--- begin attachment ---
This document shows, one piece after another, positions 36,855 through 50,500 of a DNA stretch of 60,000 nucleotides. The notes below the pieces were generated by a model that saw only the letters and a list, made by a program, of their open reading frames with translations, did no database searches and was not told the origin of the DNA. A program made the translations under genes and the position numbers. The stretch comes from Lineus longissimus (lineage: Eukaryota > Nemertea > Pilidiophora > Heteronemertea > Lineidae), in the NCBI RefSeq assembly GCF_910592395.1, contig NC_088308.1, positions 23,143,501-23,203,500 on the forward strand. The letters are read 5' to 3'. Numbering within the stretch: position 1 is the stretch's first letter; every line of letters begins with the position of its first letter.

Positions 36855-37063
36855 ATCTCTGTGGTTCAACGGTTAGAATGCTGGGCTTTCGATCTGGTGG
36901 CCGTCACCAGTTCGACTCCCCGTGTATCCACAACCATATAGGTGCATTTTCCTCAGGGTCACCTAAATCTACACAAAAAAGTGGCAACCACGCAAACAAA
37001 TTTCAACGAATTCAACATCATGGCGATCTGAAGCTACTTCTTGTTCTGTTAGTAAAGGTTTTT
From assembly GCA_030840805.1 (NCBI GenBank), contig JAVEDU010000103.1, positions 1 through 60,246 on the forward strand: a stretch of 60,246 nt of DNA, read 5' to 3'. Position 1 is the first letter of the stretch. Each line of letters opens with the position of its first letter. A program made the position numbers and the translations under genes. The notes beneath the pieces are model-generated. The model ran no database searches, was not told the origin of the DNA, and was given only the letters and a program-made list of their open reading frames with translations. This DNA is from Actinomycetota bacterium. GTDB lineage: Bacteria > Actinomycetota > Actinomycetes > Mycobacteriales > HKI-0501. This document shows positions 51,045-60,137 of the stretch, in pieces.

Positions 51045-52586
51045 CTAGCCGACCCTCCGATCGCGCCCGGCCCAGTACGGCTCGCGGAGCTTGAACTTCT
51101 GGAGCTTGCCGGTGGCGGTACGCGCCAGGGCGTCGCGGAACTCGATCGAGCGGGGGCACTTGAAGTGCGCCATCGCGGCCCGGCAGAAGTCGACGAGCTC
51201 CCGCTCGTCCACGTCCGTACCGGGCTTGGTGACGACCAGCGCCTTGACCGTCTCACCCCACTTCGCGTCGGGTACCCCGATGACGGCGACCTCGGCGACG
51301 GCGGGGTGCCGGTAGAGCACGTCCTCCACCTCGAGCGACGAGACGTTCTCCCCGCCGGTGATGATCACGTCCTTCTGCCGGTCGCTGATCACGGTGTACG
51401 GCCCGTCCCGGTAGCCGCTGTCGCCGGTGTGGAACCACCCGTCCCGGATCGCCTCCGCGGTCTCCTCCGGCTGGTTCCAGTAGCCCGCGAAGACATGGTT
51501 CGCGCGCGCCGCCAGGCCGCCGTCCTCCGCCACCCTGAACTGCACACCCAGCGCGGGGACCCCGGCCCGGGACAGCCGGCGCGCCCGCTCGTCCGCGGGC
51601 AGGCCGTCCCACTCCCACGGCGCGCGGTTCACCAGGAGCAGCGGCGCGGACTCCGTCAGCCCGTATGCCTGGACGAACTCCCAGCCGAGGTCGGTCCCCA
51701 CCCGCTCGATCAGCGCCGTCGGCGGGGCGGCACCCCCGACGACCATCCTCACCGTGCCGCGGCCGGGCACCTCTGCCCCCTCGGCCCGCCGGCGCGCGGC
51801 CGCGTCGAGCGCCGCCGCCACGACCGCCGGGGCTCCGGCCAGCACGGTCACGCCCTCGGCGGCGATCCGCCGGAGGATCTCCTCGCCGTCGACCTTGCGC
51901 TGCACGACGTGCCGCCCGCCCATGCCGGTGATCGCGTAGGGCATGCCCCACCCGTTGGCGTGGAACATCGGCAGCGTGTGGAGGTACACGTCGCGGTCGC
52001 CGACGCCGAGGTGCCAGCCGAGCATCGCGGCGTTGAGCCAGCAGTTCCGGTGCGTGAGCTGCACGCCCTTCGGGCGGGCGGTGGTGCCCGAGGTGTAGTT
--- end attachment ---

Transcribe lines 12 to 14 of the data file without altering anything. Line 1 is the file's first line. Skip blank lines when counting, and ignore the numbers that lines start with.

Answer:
51401 GCCCGTCCCGGTAGCCGCTGTCGCCGGTGTGGAACCACCCGTCCCGGATCGCCTCCGCGGTCTCCTCCGGCTGGTTCCAGTAGCCCGCGAAGACATGGTT
51501 CGCGCGCGCCGCCAGGCCGCCGTCCTCCGCCACCCTGAACTGCACACCCAGCGCGGGGACCCCGGCCCGGGACAGCCGGCGCGCCCGCTCGTCCGCGGGC
51601 AGGCCGTCCCACTCCCACGGCGCGCGGTTCACCAGGAGCAGCGGCGCGGACTCCGTCAGCCCGTATGCCTGGACGAACTCCCAGCCGAGGTCGGTCCCCA